Aug 14, 2023, 05:57AM

Last Friday, All of American Music Merged into a Single Style

Everyone's invited to the hoedown on O.N.E. the Duo's album Blood Harmony.

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If Americans' music is ahead of our politics, that's not surprising. Music is a place where the culture's fundamental problems and identities have been enacted and undermined and transcended for more than a century. American sub-cultures and connected musical forms are characterized by periods of purification oscillating with moments of confluence, both of which can be scenes of creative flow. We're in one of the latter right now, and maybe we're emerging more widely from the identity politics and identity aesthetics of the 2010s into something more promiscuous and pleasurable.

All possible cultural mergers are symbolized by O.N.E., the mother-daughter duo of Tekitha and Prana Supreme Diggs, whose father is RZA of Wu-Tang Clan. Their excellent new LP comes from Nashville and is categorized on iTunes as country. RZA's (ex) boo and their daughter made a country record, okay? But Blood Harmony delightfully throws together genres and instruments, from a keening harmonica to huge synthetic bass (together at last).

And also emotions: the country kind and the hip-hop kind and otherwise. Into it flows all soul, gospel, blues, hip-hop, even touches of jazz and classical, as well as big doses of Taylor and Beyoncé pure pop. I think the vocals are in a soul or r&b vein(oh man that is good, with under 1k views), but then again soul and country are very similar genres. "Listen, I stan Miranda Lambert," Tekitha told Rolling Stone last year. For that matter, Tekitha and Prana Supreme's harmonies remind me of reggae greats Althea and Donna.

The duo say O is for observant, N for noetic, and E for effervescent. I'm feeling that saying “O.N.E.” together will help us rise to a higher level of collective mindfulness, insofar as an acronym can accomplish that. Plus, it should really help us shimmy involuntarily, alone and together.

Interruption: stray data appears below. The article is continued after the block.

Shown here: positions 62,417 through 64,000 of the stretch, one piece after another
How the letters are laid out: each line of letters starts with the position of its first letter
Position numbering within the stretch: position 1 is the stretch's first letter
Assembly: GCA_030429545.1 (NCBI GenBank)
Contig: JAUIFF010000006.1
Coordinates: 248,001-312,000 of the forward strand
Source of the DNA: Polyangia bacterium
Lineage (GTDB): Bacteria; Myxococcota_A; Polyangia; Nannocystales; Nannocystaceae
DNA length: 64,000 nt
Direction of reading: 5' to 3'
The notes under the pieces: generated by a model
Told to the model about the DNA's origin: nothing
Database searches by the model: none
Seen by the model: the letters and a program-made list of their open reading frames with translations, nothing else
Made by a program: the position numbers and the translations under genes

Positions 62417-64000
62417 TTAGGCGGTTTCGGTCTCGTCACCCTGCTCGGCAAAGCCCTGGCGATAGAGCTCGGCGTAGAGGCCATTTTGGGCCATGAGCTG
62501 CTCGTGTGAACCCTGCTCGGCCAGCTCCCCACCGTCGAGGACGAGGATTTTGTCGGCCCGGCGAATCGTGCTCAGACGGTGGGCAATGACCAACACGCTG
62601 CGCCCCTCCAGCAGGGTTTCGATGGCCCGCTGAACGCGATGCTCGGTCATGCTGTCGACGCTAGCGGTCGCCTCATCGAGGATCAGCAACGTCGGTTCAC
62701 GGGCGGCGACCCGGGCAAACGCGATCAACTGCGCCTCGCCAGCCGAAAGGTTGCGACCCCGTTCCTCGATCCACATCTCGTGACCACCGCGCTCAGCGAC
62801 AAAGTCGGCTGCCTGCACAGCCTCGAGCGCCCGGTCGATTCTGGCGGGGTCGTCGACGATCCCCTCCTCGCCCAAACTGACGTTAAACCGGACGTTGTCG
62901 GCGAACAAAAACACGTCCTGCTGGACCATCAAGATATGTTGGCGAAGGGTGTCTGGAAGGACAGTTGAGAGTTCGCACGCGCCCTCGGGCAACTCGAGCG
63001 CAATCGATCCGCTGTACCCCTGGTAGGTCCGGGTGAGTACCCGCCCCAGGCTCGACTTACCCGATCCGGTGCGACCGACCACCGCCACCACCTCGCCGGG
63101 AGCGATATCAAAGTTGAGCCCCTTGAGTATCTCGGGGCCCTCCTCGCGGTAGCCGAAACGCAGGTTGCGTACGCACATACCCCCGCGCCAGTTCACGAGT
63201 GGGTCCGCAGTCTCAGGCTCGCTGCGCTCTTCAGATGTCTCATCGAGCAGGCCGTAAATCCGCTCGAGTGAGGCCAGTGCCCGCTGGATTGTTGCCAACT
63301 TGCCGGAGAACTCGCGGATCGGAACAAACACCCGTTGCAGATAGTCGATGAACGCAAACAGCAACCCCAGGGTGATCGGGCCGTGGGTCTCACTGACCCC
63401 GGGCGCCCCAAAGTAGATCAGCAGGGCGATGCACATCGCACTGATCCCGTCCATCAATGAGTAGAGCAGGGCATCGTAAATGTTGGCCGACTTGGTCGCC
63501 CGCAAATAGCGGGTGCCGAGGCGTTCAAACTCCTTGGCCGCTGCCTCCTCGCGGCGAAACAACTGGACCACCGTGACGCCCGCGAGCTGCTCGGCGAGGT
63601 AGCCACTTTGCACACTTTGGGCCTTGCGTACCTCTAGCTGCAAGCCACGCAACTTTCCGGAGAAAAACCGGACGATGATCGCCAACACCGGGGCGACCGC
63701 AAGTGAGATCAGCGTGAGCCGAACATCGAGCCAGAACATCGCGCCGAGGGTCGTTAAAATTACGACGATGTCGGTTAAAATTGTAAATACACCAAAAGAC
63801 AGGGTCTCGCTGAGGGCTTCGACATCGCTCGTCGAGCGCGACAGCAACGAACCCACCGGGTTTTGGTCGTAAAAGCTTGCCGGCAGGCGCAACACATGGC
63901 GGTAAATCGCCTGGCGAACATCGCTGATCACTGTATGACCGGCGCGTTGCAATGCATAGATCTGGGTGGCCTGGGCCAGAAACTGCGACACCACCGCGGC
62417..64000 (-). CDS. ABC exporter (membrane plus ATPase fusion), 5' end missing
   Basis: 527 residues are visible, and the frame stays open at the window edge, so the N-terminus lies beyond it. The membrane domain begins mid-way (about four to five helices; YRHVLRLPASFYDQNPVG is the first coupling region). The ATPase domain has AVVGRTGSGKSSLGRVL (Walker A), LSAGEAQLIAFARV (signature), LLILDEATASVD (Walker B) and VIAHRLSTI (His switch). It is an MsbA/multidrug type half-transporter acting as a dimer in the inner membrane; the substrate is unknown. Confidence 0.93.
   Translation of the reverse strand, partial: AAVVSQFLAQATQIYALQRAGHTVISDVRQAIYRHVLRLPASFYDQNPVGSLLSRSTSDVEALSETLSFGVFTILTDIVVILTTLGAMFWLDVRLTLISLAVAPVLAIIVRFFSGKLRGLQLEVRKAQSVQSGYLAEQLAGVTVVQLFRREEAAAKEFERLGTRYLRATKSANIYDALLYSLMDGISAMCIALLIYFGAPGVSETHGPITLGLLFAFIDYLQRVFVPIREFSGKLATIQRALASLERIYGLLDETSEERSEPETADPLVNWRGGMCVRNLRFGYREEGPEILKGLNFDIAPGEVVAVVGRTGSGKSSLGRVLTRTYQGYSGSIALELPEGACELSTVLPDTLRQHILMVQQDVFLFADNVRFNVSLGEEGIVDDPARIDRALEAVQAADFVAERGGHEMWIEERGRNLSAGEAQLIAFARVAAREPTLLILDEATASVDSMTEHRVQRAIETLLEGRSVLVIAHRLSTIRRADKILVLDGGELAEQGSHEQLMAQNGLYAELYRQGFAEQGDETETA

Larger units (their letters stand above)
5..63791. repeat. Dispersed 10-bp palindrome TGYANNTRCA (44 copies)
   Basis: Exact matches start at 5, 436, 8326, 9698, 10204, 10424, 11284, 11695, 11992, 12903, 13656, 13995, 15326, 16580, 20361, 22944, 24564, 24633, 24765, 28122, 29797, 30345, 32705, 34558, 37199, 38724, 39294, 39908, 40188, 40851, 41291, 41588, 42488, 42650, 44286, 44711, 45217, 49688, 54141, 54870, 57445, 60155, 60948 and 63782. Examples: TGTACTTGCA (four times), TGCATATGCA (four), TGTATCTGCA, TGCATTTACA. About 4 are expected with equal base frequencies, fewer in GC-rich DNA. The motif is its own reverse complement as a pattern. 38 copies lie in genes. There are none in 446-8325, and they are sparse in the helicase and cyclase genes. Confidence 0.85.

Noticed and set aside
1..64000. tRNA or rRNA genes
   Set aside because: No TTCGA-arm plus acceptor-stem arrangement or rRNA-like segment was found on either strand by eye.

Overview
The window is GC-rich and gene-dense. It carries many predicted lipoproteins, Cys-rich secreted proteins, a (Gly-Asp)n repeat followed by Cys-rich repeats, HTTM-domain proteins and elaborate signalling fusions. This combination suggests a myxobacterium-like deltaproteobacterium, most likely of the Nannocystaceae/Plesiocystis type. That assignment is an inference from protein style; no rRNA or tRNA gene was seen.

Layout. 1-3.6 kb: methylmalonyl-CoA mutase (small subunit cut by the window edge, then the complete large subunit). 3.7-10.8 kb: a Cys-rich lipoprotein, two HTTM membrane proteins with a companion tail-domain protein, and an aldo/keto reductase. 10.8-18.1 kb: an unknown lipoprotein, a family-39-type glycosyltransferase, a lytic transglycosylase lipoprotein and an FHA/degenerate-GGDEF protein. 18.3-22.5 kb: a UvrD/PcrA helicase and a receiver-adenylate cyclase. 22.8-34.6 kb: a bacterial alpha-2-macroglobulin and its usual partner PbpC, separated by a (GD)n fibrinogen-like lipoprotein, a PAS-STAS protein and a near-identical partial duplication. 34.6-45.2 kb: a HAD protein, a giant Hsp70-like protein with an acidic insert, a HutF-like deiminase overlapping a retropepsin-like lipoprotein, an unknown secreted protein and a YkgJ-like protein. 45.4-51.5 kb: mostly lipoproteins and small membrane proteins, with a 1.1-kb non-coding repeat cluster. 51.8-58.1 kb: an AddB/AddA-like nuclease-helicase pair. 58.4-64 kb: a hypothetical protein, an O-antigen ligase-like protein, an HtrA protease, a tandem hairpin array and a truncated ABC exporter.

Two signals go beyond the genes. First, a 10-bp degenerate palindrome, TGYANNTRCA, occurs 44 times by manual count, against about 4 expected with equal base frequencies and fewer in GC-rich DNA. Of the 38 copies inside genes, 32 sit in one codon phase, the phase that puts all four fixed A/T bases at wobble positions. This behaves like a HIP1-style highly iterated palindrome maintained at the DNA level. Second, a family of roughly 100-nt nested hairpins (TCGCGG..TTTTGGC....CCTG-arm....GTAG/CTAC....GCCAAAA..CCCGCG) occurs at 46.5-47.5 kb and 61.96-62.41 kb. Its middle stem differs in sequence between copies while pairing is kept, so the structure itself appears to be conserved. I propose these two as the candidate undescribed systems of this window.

A couple of weeks ago I was writing about the wild syntheses of people such as Jelly Roll and Tanner Adell, the back road Cardi B ("rattle my cattle"). So it's not just Prana Supreme and Tekithaout on a multiple-identity limb; the culture as a whole has to be ready to make sense of a synthesis such as this. Here, it doesn't feel like various foreign elements are squeezed together in a self-conscious synthesis or parody, like it might have the first time Tim McGraw tried to rap, or when Kool Moe Dee quoted The Good, the Bad and The Ugly. It makes sense now; it requires no decoding; it has or is its own vocabulary, comprehensible to just about anyone who's been listening to music anytime in the last 10 years, or anyone who thought Old Town Road" was pretty catchy.

This new synthesis has been achieved basically under the aegis of hip-hop, which can use any element from any music anywhere to assemble a track. That's roughly the way everyone records everything now. Working, I suspect, in their basements late at night, people whip up these syncretic beats and future hits from snatches of square dance fiddle or banjo as well as from bits of "Planet Rock." Maybe that started circa 1982, when this happened and Run DMC geared up for "Walk This Way." But now it happens so easily all the time and sounds so good.

This new synthesis of all music, which hit like a mofo last Friday, has been building momentum, slightly under the pop surface, for a long time. Country hip-hop is 10 years old at least and finally hitting various strides, from hard-ass white outlaw types to cuddly young Black persons. Who even knows these people's pronouns? To take another example, which has led to some really great music: A number of Black women over the last five years and more have made outstanding Americana, folk, blues, and country albums. In reclaiming roots vocabularies, they’re also creating a new period in roots music. Rhiannon Giddens, who has a new album coming out this week, has been a spearhead.

The fierce and joyful reclaiming of displaced identities by Giddens, @folkrockdiva Lilli Lewis, or The War and Treaty might be part of the process of making new artforms. Maybe that process is now giddily (as it were) assembling everything everyone grew up with, or is growing up with right now, into a great new pop sound. When RZA's progeny stans Miranda and their sensibilities converge in the effervescent next generation, I get a glimpse of us all dancing away into the sky together.

Wait, is that good? Anyway, we might have to get through the next election before achieving our ultimate merger into a single song. But we can listen, right now, to how we might all sound as O.N.E.

—Follow Crispin Sartwell on X: @CrispinSartwell


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